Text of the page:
While QuietKat does make the Jeep in a street legal configuration, the one we’re reviewing is not. This bike is designed for use in off-pavement OHV areas or on private land, pretty much the same places you’d go to ride a non-street legal dirt bike.
This version of the Jeep is spec’d with the Bafang Ultra 1,000W mid-drive motor that, while not kosher for use on roads or bike paths, is an absolute monster of a motor for use in OHV areas. That motor makes a whopping 160Nm of torque and has seemingly little to no limit on how fast it’ll go — and believe me, this thing goes REALLY fast.
If you want the Jeep in a configuration that can be ridden on streets, QuietKat does sell one with a 750W motor that comes with a Class 2 speed setting.
The Jeep is a member of a relatively new and enigmatic class of e-bike I typically call the all-terrain or off-road category, though I don’t know of any official name for these types of e-bikes yet.
Bikes in this category occupy the gray area between street legal e-bike and full fledged electric dirt bike. They’re typically powerful, use fat tires — the Jeep rolls on a set of 4.8-inch CST tires — and are built with quality enough components to handle sustained abuse in off-road environments.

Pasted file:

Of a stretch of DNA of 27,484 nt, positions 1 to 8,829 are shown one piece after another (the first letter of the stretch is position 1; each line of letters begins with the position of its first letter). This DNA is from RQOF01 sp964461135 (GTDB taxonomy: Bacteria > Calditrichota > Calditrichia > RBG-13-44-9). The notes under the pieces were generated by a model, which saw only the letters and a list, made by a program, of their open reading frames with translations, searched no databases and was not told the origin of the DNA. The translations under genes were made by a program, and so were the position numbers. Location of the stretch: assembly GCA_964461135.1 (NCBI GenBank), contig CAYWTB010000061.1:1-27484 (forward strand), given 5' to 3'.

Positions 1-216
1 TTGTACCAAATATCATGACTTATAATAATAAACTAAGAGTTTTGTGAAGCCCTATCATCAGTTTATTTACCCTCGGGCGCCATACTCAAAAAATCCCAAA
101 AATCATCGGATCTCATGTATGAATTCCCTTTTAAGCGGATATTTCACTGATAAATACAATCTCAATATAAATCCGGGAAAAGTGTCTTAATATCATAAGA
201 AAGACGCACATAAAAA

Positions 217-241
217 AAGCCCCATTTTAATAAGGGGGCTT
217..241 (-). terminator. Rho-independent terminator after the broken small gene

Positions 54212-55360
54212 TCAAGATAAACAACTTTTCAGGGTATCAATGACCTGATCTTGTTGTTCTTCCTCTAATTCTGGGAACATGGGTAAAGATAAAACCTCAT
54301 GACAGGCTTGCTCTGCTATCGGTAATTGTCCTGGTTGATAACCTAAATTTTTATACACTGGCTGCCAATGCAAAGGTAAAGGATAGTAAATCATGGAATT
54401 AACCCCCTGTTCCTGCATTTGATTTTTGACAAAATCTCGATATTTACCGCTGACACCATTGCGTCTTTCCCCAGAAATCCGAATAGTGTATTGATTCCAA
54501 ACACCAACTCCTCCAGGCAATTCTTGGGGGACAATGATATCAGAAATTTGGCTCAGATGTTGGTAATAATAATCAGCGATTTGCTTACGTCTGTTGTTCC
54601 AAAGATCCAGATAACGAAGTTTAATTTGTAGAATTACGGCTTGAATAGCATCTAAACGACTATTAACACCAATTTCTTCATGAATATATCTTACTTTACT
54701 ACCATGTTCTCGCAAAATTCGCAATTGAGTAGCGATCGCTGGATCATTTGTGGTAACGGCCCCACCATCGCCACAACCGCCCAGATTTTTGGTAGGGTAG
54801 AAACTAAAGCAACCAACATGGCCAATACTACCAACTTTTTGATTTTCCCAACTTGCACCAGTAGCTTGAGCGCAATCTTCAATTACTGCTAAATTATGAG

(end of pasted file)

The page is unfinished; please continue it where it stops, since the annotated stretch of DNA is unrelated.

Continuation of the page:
These bikes were birthed from the hunting category of e-bikes, which is a class of off-roaders designed to take sportsmen and their gear quietly and efficiently into the backcountry (hence the name QuietKat). But the makers of these hunting e-bikes quickly realized there’s a market for slimmed down versions that can rip fire road, double track, or even some of the infamous Jeep roads in Moab as QuietKat seems to frequently do.
It really is impressive how well the Jeep handles off-road terrain. I typically stop short of calling most of the e-bikes we review mountain bikes, but the Jeep is awfully close. At 70 lbs it’s still likely too heavy to be much fun on tight single track, but it’s spec’d with componentry pulled straight from mountain bikes.
The drivetrain is the durable SRAM X5 9-speed groupset, which shifts nicely and seems to handle the motor’s load when shifting fairly well. It’s a full suspension e-bike with 150mm of travel front and rear. The rear shock is a RockShox Monarch SL and the front fork is a very cool inverted design from GT MRK, a relatively unknown fork brand that seems to exclusively make OEM parts.
Braking is handled by a set of Tektro Dorado 4-piston brakes with 203 mm rotors front and rear. Finally the battery on this bike, which is integrated into the frame, is a 48V, 14.5Ah (696Wh) unit.